Too often, consciousness-raising efforts in the area of racism (particularly when carried out by well-meaning white progressives) have some degree of self-righteousness, and appear to be tackling social change through breast-beating or blame.
Cracking the Codes: The System of Racial Inequity
Produced and directed by Shakti Butler and distributed by World Trust Education Services, 75 minutes, 2012.
Purchase includes a conversation guide and subscription to learning modules for a deeper understanding of systemic inequity, developing skills in communication and healing, and teaching the fundamentals of democratic movement building.
So it’s an unexpected delight when the educational film, Cracking the Codes: The System of Racial Inequity, reveals itself to be deeply thoughtful and affecting. It develops into a powerful account of how the signifiers of racism continue to operate in our society, and how the fear and stereotypes behind these “codes” harm Americans of all races.
Talking directly to camera, and thus to the viewer, interviewees across the skin-color spectrum open up to recount outrageous yet ordinary encounters with institutionalized and personal racism. They specifically explain how interactions reveal assumptions, ignorance, and privilege. Best of all, the interviewees include activists and educators like Joy DeGruy and Peggy McIntosh who explain how, in specific instances, they have challenged racism in a way that facilitates direct but respectful communication—and change.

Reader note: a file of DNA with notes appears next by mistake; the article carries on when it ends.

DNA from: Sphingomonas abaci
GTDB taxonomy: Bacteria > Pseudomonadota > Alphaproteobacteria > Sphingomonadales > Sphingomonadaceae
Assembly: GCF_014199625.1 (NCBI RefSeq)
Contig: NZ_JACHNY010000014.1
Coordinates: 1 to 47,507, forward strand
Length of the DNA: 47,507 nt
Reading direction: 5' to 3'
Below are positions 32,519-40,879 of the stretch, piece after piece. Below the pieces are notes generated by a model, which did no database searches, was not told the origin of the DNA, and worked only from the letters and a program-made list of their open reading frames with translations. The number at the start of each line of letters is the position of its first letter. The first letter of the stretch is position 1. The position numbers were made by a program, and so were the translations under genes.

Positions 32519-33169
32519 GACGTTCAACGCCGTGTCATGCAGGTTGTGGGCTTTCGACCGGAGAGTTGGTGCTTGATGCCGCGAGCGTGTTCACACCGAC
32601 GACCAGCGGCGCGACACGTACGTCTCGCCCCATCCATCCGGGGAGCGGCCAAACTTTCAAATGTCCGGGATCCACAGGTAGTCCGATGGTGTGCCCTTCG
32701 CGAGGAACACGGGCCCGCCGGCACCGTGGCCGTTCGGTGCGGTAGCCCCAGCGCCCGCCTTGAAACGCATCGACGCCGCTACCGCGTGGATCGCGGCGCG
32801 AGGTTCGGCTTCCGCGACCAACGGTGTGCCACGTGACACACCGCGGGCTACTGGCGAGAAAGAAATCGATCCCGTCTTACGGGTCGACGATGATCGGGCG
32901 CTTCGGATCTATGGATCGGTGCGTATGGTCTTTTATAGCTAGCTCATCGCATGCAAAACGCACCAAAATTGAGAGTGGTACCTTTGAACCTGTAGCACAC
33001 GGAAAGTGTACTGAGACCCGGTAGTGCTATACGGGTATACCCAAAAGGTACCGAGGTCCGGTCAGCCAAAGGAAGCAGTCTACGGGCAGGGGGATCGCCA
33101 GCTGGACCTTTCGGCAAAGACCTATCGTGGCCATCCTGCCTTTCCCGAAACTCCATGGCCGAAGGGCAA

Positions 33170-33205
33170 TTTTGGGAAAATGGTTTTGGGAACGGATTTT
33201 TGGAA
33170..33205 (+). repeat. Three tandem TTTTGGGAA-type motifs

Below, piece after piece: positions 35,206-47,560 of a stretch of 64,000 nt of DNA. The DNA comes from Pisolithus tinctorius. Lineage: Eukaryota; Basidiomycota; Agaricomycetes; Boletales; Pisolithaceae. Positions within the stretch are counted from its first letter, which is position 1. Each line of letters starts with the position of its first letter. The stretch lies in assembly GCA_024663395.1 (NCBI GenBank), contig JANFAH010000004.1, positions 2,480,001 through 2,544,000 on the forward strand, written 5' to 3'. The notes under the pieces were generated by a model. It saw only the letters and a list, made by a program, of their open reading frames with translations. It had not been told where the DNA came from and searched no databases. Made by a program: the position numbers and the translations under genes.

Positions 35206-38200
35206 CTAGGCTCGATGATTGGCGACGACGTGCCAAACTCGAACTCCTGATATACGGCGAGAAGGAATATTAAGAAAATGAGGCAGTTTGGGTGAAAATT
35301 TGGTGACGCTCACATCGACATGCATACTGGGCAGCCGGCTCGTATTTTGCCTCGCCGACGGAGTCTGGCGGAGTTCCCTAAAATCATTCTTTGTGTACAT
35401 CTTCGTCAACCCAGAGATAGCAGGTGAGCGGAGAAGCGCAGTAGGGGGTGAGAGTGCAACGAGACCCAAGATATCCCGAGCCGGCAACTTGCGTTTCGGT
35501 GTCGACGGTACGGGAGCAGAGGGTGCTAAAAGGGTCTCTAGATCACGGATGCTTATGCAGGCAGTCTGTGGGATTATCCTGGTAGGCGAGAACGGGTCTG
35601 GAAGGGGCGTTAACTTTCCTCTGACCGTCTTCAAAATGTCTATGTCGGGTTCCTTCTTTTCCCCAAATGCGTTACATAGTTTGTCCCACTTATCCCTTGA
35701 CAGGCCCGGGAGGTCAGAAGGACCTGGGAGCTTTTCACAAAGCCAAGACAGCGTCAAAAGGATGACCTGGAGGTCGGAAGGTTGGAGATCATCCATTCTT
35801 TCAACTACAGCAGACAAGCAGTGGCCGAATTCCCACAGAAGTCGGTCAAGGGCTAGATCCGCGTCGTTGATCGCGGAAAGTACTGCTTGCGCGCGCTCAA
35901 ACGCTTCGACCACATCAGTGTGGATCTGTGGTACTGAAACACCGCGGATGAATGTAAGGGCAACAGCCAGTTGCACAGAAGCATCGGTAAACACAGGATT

The insightful interviews are edited into short sections that allow time to pause for reflection and discussion, making Cracking the Codes an excellent resource for education, training, and facilitating dialogue. It’s the most dignified and evidenced response possible to the blithe assertion that we now live in a “post-racial” America.
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Valerie Schloredt is the books editor at YES!, where she leads print and online coverage of literature, media, and film, with a focus on social change movements. Valerie worked for the Centre for Crime and Justice Studies in London for seven years, has followed the police reform process in Seattle as a citizen activist since 2010, and continues to monitor developments in both London and Seattle. She lives in Seattle, and speaks English.